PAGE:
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The Cal. National Guard Is Working At the Mexican Border, But Mostly Behind The Scenes

Members of the Cal. National Guard stand silently as the backdrop for a news conference in El Centro, Cal. by the local head of Customs and Border Protection, Gloria Chavez.
Steve Walsh
American Homefront
Members of the Cal. National Guard stand silently as the backdrop for a news conference in El Centro, Cal. by the local head of Customs and Border Protection, Gloria Chavez.

In California - a state with strong differences with the White House on immigration policy - about 400 troops are on border duty. But they're keeping a low profile.

California's National Guard quietly arrived at the state's border with Mexico in early May, about a month after President Trump announced what he called "a big step" of "guarding our border with the military."

But far from the image of military Humvees or helicopters patrolling the border, the majority of California guardsmen aren't even outdoors. Rather, they're working mainly in administrative jobs and keeping a very low profile. The troops, who are mainly volunteers from around the state, have appeared publicly only briefly.

A week after they arrived, the first guardsmen marched out of the El Centro Border Patrol Station and stood silently as the backdrop for a press conference called by the local head of Customs and Border Protection, Gloria Chavez.

"CBP continues to welcome National Guard personnel to the southwest border," Chavez said.

After the event, the troops filed out without speaking.

Call it cooperation in the age of Twitter. While the President challenges California Jerry Brown's position on just about everything -- especially immigration, behind the scenes the state and federal government  quietly worked through their differences.

250 of the 400 National Guard troops Brown authorized have arrived at the U.S. Border Patrol districts of El Centro and San Diego.

They'll analyze intelligence and act as dispatchers. Under the rules negotiated with the Pentagon, they'll monitor cameras on the U.S. side of the border, but not cameras that look across the border into Mexico.

"These 51 National Guardsmen behind me will assist the U.S. Border Patrol with logistical and administrative support," Chavez said at the news conference. "The National Guard will not be armed. They're in a mission support role behind the scenes," she said.

The fact that guardsmen won't be armed isn't new. Tim Dunn with Salisbury University in Maryland has researched militarization of the border. He says the Pentagon has been reluctant to arm troops since 1997. That's when Marines from Camp Pendleton, Cal. shot and killed a rancher outside Redford Texas, whom they mistook as a smuggler.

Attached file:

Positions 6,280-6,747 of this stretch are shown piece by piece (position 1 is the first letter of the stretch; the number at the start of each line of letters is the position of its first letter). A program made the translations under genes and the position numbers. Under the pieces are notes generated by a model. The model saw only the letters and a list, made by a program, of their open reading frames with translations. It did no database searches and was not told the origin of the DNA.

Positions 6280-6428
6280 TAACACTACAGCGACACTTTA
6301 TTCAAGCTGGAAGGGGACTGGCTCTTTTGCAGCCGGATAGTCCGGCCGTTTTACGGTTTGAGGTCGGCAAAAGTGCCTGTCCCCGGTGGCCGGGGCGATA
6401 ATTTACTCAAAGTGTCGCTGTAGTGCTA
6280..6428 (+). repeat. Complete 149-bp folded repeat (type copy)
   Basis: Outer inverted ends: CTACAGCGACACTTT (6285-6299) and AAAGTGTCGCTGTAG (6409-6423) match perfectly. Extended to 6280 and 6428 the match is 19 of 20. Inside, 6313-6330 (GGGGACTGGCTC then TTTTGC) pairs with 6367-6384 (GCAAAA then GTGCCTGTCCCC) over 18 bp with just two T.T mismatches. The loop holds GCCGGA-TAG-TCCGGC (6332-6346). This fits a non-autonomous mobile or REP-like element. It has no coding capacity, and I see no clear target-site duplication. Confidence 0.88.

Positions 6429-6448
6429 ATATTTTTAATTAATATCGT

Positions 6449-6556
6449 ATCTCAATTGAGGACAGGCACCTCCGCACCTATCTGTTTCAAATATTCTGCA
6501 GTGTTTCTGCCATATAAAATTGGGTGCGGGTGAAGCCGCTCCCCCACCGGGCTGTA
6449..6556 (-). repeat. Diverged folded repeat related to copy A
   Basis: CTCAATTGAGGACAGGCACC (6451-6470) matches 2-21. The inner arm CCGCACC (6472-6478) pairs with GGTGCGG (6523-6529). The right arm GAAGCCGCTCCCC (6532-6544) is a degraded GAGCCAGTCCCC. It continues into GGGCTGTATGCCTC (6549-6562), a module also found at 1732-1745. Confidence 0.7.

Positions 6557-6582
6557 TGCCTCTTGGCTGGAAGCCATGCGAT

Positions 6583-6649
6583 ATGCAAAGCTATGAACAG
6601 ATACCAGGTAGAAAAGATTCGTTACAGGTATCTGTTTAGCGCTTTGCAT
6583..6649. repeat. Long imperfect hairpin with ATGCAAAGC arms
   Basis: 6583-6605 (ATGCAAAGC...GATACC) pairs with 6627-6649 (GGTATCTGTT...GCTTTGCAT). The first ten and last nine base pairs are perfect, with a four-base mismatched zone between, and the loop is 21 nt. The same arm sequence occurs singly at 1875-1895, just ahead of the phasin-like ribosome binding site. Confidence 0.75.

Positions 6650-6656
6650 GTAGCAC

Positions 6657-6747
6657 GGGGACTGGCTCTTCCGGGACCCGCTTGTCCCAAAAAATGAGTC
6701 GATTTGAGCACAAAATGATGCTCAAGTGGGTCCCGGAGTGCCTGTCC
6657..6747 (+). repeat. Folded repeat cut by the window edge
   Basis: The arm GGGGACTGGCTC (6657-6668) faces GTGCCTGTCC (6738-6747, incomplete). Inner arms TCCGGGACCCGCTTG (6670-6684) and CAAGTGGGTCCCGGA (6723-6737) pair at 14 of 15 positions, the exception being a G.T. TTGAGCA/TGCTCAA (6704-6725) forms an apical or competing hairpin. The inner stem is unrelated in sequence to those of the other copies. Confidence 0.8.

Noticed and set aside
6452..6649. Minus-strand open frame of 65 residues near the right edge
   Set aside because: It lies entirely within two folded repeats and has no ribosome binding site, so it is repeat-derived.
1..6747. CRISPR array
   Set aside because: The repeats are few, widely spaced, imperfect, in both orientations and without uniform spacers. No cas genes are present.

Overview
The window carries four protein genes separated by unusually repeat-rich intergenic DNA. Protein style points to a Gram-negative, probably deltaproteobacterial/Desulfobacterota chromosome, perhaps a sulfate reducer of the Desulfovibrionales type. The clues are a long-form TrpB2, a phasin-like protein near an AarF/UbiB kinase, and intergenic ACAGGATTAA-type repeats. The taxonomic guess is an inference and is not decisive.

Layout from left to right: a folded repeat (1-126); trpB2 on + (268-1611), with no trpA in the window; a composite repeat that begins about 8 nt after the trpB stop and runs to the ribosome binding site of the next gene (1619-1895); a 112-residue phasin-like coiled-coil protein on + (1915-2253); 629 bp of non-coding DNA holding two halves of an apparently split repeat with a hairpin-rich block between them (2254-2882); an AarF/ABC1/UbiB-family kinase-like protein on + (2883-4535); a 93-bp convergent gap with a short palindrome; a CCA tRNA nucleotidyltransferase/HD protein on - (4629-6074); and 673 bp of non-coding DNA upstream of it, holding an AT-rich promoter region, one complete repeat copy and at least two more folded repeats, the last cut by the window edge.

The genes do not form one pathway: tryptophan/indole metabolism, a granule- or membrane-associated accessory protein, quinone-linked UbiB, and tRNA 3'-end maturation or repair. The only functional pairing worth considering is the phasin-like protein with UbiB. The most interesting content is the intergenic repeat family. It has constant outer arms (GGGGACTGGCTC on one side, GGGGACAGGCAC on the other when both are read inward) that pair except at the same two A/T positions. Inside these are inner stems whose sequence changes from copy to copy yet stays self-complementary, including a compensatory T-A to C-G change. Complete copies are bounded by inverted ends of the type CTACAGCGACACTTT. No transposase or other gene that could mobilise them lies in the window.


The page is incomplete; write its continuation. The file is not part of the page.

"So they scaled back the use of armed ground troops and allowed all the other forms of military assistance -- intelligence support, construction, training, equipment operation. Anything short of armed ground troops could be done," Dunn said.

It stayed that way until the Pentagon resumed some armed patrols in the years after September 11, 2001, Dunn said.

The Secretary of Defense or one of his deputies now has to sign off on this type of mission. The Pentagon estimates it will cost $182 million to keep guard troops activated at the border through September. The government spent roughly $1.35 billion to send the guard to the border during the Bush and Obama Administrations, Dunn said.

But he questioned the expenditure.

"What are we getting for that? The apprehensions are at historic lows. Even though apprehensions are up a little this year, they've been low since 2011," he said.

Border Patrol officials in California say numbers don't tell the whole story.  San Diego Sector Chief Rodney Scott said his district is understaffed, in part because the high cost of living makes recrutiing difficult in San Diego.

He said he'll use most of this round of guardsmen as radio dispatchers.

"I have significant vacancies in that area that they can fill," Scott said. "On top of that, we have significant vacancies, anyway. I think it's no secret that we have some recruiting challenges."

So even when the Guard performs mundane tasks like changing the oil in vehicles, that frees up agents, he said.

"We have a very small mission support contingency," Scott said. "We don't have a big engineering group for example. We either have to take an agent out of role to do that or we have to contract those services out."

This kind of cooperation is fairly routine, Scott said. Even before President Trump's order, guardsmen already monitored cameras at stations all the way up the California coastline. 

"We've got a long relationship with the National Guard," Scott said. "We've been working with them my entire career, and that's been 25 years."

Scott sees the guard as a temporary solution, but one he'd like to see continue for a while. He said he hopes "Operation Guardian Support" will last beyond its Sept. 30 sunset.

This story was produced by the American Homefront Project, a public media collaboration that reports on American military life and veterans. Funding comes from the Corporation for Public Broadcasting and the Bob Woodruff Foundation.

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